Robert Greenberg

Historian, Composer, Pianist, Speaker, Author

Dr. Bob Prescribes: Hank Levy and Don Ellis

Don Ellis (left) and Hank Levy, circa 1971
Don Ellis (left) and Hank Levy, circa 1971

It is possible to know too much. A wine aficionado has no taste for a $14.00 bottle of Pinot. A modern dance devotee would not deign to attend a square dance. A cocktail shaker enthusiast won’t look twice at a mass-marketed chrome shaker from the 1930s.

This sort of knowledge-based snobbery applies particularly to movies and TV shows. I know from personal experience that a physician cannot watch a doctor/hospital show without constantly (and derisively) pointing out its endless flaws. I imagine the same is true when a policeperson watches a crime show or movie; when an attorney watches a courtroom drama; or when an extra-terrestrial takes in a science fiction movie.

The 5000 Fingers of Dr. T
The 5000 Fingers of Dr. T (1953); along with This is Spinal Tap (1984), perhaps the best movie about music ever made!

Given my particular knowledge base, I find I tolerate movies and TV shows about music poorly. Amadeus was entertaining, but the scene in which the dying Mozart presumably dictates a portion of his Requiem to Salieri is pure poppycock. And don’t get me started on any of the Beethoven movies out there; or when the 6’ tall Robert Walker portrayed the 5’ tall Johannes Brahms in the 1947 movie Song of Love (“good for a guffaw” wrote Bosley Crowther in his review in The New York Times); or when the thickly muscled, über machismo Cornel Wilde played the shallow-chested, pencil-necked Frédéric Chopin in A Song to Remember (1945); or the truly cringe-worthy Mozart in the Jungle (“Mozart in the City?” “Sex in the Jungle”? I get them all confused). Then there’s Mr. Holland’s Opus; I wasn’t able to keep anything down for a week after having been forced to sit through that one. Along with This is Spinal Tap the only music movie I can unequivocally recommend is the 1953 classic, The 5000 Fingers of Dr. T, “about a boy who dreams himself into a fantasy world ruled by a diabolical piano teacher enslaving children to practice piano forever,” written by Theodor Seuss Geisel (Dr. Seuss). Good stuff. Very good stuff.

Whiplash: left, Miles Teller as Andrew Neiman; right, J. K. Simmons as Terence Fletcher
Whiplash: left, Miles Teller as Andrew Neiman; right, J. K. Simmons as Terence Fletcher

Then there’s the movie Whiplash, which came out in 2014, about a student drummer at a prestigious (but fictional) New York conservatory and his abusive teacher/bandleader. The movie won three Oscars, including Best Supporting Actor for J. K. Simmons in the role of the sadistic bandleader, Terence Fletcher. The movie was written and directed by Damien Chazelle (born 1985), presumably drawing on his own experiences in the jazz band at Princeton (N.J.) High School. According to Chazelle, he based the character of the bandleader – Terrence Fletcher – on his high school bandleader although, according to Chazelle’s own admission, he “pushed it further”, meaning he created a fictional character that did not, and very likely could not, actually exist.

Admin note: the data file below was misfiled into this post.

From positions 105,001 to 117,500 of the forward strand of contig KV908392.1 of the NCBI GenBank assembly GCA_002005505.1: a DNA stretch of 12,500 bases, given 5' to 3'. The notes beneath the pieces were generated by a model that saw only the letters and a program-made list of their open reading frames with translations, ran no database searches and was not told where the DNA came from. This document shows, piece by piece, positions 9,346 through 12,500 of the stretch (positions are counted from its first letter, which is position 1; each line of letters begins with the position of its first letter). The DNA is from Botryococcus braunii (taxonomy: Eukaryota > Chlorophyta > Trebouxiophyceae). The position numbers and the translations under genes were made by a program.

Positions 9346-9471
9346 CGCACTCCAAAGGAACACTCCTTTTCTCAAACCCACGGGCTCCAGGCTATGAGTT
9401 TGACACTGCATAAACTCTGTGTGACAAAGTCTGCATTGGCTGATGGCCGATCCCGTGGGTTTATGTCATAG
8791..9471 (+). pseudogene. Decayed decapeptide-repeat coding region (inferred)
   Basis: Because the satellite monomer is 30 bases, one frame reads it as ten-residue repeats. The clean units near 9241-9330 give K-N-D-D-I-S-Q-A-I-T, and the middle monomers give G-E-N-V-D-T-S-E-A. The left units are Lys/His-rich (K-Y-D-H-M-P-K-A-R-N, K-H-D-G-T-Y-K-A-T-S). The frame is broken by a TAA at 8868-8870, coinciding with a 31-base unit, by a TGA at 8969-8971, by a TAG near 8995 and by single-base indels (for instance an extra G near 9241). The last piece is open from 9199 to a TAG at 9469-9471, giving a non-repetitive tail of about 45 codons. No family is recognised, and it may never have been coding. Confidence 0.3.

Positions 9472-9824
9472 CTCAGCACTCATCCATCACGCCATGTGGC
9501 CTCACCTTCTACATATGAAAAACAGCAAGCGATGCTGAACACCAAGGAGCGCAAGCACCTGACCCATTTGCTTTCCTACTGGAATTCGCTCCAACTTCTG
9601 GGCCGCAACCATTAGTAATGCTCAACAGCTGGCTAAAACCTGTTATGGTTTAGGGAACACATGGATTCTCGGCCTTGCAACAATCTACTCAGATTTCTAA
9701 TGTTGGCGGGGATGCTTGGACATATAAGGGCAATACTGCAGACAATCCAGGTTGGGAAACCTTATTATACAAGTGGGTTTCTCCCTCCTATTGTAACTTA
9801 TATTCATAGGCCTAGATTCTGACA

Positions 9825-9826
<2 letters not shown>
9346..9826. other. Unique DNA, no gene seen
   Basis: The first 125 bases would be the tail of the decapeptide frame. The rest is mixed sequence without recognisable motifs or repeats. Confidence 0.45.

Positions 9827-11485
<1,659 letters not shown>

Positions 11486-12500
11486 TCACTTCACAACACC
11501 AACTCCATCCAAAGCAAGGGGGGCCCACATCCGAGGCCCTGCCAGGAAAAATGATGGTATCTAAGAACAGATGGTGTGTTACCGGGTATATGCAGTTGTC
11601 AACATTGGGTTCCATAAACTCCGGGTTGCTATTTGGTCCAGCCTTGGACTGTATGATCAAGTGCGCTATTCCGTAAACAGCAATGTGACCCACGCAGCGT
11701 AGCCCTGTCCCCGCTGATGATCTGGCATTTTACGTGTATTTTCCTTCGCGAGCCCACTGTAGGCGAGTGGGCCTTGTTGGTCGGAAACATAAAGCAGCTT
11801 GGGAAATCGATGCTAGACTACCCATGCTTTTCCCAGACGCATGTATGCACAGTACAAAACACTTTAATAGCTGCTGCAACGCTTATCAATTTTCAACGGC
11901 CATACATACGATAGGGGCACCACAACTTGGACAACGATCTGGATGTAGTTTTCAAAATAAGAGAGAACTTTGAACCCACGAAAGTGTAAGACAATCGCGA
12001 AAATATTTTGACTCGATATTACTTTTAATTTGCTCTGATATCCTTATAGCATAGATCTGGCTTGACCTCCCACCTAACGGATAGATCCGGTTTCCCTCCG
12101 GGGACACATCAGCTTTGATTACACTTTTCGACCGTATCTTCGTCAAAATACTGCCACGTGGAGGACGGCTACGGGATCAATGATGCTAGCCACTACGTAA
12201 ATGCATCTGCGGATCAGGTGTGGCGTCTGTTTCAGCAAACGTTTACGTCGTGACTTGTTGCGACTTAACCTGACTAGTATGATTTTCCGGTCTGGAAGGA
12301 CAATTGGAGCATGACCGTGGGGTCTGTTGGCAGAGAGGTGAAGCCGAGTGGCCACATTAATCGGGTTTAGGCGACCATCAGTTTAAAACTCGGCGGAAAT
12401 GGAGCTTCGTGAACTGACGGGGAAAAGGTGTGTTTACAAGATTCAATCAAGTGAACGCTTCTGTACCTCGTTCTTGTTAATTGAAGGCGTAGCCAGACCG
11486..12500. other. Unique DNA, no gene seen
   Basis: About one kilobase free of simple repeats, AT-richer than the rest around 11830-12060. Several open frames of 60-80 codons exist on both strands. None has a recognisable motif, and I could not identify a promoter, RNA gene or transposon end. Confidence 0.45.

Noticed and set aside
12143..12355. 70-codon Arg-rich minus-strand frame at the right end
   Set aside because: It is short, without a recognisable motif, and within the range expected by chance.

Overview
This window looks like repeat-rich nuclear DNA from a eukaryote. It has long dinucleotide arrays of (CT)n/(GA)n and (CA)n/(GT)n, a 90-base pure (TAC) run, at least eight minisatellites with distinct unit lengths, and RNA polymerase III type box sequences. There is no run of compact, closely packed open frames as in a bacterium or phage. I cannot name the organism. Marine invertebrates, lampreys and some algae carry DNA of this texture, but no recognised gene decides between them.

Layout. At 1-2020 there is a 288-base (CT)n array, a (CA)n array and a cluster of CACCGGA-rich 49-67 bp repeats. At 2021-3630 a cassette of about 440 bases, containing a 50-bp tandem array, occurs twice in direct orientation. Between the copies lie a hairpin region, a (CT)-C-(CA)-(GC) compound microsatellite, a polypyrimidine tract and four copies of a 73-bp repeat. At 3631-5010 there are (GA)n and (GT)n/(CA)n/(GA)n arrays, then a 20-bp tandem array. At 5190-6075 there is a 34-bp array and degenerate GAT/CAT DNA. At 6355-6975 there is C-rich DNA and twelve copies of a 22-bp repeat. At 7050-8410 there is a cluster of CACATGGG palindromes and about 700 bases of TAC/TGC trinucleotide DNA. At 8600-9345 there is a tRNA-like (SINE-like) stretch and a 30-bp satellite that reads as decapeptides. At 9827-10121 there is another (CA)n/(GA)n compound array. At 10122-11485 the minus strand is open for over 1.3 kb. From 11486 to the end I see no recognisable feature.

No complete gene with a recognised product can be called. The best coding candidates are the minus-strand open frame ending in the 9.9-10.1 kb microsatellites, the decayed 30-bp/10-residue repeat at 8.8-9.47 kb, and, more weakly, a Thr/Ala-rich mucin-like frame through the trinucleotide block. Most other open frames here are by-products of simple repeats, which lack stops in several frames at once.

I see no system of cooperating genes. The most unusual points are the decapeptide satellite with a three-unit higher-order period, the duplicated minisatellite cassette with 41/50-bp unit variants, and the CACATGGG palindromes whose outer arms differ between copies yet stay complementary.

We all throw up our hands and say, “well that’s HOLLYWOOD!”, where people and situations are exaggerated and twisted by orders of magnitude – even turned into cartoons – in order to tell a “story.”

But here’s the rub, and this is what pisses me off (pardon). For folks who don’t know any better, the merciless Terrence Fletcher is a real person, and his vicious “teaching methods” – if not common – are not uncommon in the world of music education.

We are all familiar with the stereotype of the screaming, abusive, boot camp drill sergeant, heaping invective on his 18 and 19-year-old charges. For better or for worse, it is a stereotype rooted in reality. But to assume that there’s inevitably such a thing as a “musical drill instructor” is just wrong. It’s one thing to scream at a raw Marine recruit, “RUN FASTER, PEABRAIN!!” The “peabrain” will, indeed, run faster or drop. But it’s an entirely different thing to shriek at a young musician, “PLAY FASTER, MAGGOT!!” So abused, the excessively fine motor skills, necessary relaxation, and emotional balance required to make music will, in 99.99% of the cases (give or take), simply shut down. You might as well smack a player across the forehead with a croquet mallet. Abuse works poorly on adult musicians, and for kids – with their still incomplete personalities and excessively delicate egos – it works not at all.

The title of the movie – Whiplash – would seem to have been chosen for the way it describes the action of the movie; there’s no doubt that first-year student “Andrew Neiman” has suffered under the whipping pedagogic lash of Terrence Fletcher. Be that as it may, the title of the movie is actually drawn from a composition for jazz band entitled Whiplash by the drop-dead fabulous jazz band composer Hank Levy. Levy’s Whiplash (composed in 1971 for the trumpet player Don Ellis and his band) is heard throughout the movie’s soundtrack.… continue reading, only on Patreon!

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